Thursday, June 01, 2006

Mission Accomplished!

Although there was a flurry of elevated terror alert warnings in New York and Washington a couple years ago -- a spasm of paranoia that suddenly and mysteriously ended in early November 2004 for some reason -- it now seems that those two cities are finally in the clear!

The Washington Post -- I'm pretty sure that's a weekly newspaper from a small American town in, uh, Virginia? -- has this report:
The Department of Homeland Security yesterday slashed anti-terrorism money for Washington and New York, part of an immediately controversial decision to reduce grant funds for major urban areas in the Northeast while providing more to mid-size cities from Jacksonville to Sacramento.

The announcement that the two cities targeted on Sept. 11, 2001, would suffer 40 percent reductions in urban security funds prompted outrage from lawmakers and local officials in both areas, who questioned the wisdom of cutting funds so deeply for cities widely recognized as prime terrorist targets. The decision came less than five months after Homeland Security Secretary Michael Chertoff unveiled changes in the grants plan intended to focus funding on areas facing the gravest risk of attack.
Yes, as we all know, the terrorists would like nothing more than to get their hands on the infidel fashion sense of Jacksonvillians, or perhaps strike at America's much-beloved Golden State Warriors. (Seriously, Jacksonville?!? I spent a month there one weekend. We should try to lure the terrorists there as punishment.)

Actually, if you take a closer look at how DHS allocated the money, these decisions make perfect sense:
New York has no national monuments or icons, according to the Department of Homeland Security form obtained by ABC News. That was a key factor used to determine that New York City should have its anti-terror funds slashed by 40 percent--from $207.5 million in 2005 to $124.4 million in 2006.

The formula did not consider as landmarks or icons: The Empire State Building, The United Nations, The Statue of Liberty and others found on several terror target hit lists. It also left off notable landmarks, such as the New York Public Library, Times Square, City Hall and at least three of the nation's most renowned museums: The Guggenheim, The Metropolitan and The Museum of Natural History.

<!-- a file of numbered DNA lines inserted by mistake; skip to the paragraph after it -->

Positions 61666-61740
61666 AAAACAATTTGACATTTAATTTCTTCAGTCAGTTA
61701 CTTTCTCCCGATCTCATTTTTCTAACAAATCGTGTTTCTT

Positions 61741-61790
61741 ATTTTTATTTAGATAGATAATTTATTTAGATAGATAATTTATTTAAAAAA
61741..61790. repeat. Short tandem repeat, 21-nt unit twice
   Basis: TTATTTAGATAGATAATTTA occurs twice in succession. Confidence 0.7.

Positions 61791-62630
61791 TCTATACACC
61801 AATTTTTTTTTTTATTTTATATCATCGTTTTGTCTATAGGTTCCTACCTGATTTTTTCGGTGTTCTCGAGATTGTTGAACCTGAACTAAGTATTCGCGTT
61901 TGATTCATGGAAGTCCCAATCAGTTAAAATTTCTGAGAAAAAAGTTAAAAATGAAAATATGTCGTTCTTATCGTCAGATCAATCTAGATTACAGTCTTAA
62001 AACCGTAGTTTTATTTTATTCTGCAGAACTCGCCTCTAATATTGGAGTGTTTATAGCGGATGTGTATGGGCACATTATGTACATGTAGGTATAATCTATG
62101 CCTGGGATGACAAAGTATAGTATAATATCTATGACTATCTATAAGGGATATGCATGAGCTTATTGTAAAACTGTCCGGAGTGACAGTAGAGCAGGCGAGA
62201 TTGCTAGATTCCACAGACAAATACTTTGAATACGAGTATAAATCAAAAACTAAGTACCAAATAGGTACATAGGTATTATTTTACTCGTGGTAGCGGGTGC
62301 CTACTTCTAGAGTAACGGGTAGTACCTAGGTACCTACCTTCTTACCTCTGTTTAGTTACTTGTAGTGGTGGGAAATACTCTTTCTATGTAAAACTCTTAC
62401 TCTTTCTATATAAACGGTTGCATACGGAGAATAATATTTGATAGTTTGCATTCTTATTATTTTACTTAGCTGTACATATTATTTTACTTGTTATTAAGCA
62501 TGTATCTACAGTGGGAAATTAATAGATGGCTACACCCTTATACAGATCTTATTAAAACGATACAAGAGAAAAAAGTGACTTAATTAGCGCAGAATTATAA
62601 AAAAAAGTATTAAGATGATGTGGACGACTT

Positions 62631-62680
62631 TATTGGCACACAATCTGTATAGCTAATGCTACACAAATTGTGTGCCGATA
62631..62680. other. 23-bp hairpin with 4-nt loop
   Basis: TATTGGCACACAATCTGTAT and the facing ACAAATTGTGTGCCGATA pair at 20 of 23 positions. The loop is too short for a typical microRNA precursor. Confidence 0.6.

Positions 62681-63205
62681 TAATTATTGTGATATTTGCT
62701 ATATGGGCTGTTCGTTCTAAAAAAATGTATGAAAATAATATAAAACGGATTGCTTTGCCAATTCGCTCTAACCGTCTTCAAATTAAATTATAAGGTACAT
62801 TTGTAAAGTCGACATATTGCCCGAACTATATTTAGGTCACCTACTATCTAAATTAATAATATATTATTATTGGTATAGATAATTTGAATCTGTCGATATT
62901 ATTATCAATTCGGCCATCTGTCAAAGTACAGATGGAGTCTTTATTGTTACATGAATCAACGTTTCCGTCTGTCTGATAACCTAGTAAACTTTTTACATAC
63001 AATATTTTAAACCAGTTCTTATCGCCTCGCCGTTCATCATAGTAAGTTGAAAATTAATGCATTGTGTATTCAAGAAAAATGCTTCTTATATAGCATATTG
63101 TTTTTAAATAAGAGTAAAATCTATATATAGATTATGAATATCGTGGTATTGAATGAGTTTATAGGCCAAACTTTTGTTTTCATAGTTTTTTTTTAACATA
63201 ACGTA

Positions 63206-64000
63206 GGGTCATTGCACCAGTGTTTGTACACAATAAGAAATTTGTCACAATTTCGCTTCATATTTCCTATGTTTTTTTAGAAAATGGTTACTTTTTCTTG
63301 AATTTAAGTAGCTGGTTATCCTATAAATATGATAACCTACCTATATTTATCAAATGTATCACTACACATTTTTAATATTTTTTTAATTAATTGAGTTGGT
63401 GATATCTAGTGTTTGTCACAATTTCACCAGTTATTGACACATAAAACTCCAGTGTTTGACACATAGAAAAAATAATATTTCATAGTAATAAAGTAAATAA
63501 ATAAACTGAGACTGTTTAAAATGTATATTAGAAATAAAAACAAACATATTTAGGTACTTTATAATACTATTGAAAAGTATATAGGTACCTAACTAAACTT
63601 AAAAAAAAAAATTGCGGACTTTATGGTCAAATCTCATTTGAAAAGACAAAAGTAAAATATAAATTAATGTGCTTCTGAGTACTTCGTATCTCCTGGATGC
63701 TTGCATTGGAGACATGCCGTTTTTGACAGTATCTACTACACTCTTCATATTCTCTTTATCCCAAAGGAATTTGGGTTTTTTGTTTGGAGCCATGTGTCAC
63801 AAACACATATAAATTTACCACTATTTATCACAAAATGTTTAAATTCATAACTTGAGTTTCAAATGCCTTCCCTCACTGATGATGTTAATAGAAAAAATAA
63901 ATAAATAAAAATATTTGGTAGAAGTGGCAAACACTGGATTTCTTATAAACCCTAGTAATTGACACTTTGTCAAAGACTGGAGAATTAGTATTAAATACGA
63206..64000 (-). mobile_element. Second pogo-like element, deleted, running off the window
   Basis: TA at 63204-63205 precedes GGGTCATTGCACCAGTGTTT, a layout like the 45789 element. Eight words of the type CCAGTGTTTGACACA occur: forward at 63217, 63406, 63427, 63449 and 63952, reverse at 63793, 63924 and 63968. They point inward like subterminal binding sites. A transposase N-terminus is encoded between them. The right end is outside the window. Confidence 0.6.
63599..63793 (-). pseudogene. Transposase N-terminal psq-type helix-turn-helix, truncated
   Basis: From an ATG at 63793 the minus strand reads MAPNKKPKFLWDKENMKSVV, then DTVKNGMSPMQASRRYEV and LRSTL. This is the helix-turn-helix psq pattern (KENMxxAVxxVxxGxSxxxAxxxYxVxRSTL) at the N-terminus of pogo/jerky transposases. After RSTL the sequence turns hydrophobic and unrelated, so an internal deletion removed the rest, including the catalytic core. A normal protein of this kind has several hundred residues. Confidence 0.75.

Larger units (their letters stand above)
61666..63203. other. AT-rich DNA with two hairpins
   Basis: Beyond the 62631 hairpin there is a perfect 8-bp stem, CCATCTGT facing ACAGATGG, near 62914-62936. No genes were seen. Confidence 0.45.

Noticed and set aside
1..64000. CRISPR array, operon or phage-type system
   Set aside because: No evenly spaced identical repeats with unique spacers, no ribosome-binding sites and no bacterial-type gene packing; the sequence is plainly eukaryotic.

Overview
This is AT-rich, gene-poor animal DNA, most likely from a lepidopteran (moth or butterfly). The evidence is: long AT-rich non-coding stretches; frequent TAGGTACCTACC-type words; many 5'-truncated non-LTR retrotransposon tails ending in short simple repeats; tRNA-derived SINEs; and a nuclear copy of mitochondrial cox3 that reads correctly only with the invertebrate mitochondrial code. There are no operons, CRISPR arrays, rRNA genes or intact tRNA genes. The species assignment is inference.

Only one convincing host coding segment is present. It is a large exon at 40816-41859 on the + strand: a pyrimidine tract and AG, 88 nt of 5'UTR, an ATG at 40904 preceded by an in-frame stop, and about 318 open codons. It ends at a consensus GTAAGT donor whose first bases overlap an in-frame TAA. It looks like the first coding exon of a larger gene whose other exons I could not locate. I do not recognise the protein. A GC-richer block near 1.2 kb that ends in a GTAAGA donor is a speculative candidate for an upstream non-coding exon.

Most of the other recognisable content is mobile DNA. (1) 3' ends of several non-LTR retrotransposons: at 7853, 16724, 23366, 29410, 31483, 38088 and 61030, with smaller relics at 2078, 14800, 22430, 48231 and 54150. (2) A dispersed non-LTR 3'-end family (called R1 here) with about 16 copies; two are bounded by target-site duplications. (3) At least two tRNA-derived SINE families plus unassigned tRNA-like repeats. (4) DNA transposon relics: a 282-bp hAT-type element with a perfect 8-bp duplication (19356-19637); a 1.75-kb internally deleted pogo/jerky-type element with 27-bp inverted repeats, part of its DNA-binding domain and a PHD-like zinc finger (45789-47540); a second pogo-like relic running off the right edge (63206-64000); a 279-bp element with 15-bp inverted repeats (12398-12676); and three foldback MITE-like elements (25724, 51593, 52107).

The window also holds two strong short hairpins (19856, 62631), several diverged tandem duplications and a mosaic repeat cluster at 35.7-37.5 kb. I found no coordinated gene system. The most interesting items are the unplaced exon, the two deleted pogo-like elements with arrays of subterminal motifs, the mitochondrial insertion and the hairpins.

Christ, you'd have to be an idiot to think that there was anything significant in New York for the terrorists to want to hit. There are obviously no landmarks, no financial institutions, no media conglomerates, nothing like that. Furthermore, the city clearly has no pride of place in American culture. Seriously, can you think of one song about New York? Or one TV show that was set in New York? I know I can't! If they ever attacked New York, I bet you'd have to tell most Americans what state it's in.

And Washington? Pfft. Don't even get me started on that backwoods hillbillytown. Down there in Maryland, or Alabama, or whatever piddly little state it's in, they probably don't even have shoes, much less targets worthy of terrorism. Sheesh.

Anyway, thank the Lord that our intelligent and wise leaders in the Nation's Capitol -- which is located in Sacramento, of course -- have finally decided to spread the money around wisely. Sure, we all knew that the metropolis of Tiptonville, TN, was flush with Homeland Security cash, but what about North Haverbrook or Ogdenville? And what about Brockway? The Dairy Queen out on Route 12 is just beggin' to get hit, and the volunteer fire department only has sixteen Hazmat suits! God help the handful of people there if al-Qaeda can find it on a map and then attack!

Meanwhile, those people who live in New York and Washington? Welcome to Threat Level Oscar.


S.W. Anderson said...

DHS major domo Chertoff was on PBS' "News Hour" this evening, explaining that last year places like New York got an unusually large amount, so this year they will get a lesser amount, and you have to average it out and divide by the number of Hasidim living in Dubuque, or something.

If someone asks you to explain all this, I suggest it's easier to just sing a few lines from "Put The Lime in the Coconut."

Thrillhous said...

I know Tiptonville. I worked in Tiptonville. New York City, you're no Tiptonville.

sideshow bob said...

You know, with W's approval rating in the toilet, I'm surprised we haven't gotten an Elmo yet...

Otto Man said...

I think they're saving the Code Red distraction for when a hurricane takes out Baltimore or, perhaps, for when Bush accidentally orders a nuclear strike against Omaha. "But Laura! It sounds like it's in the Middle East, doesn't it?"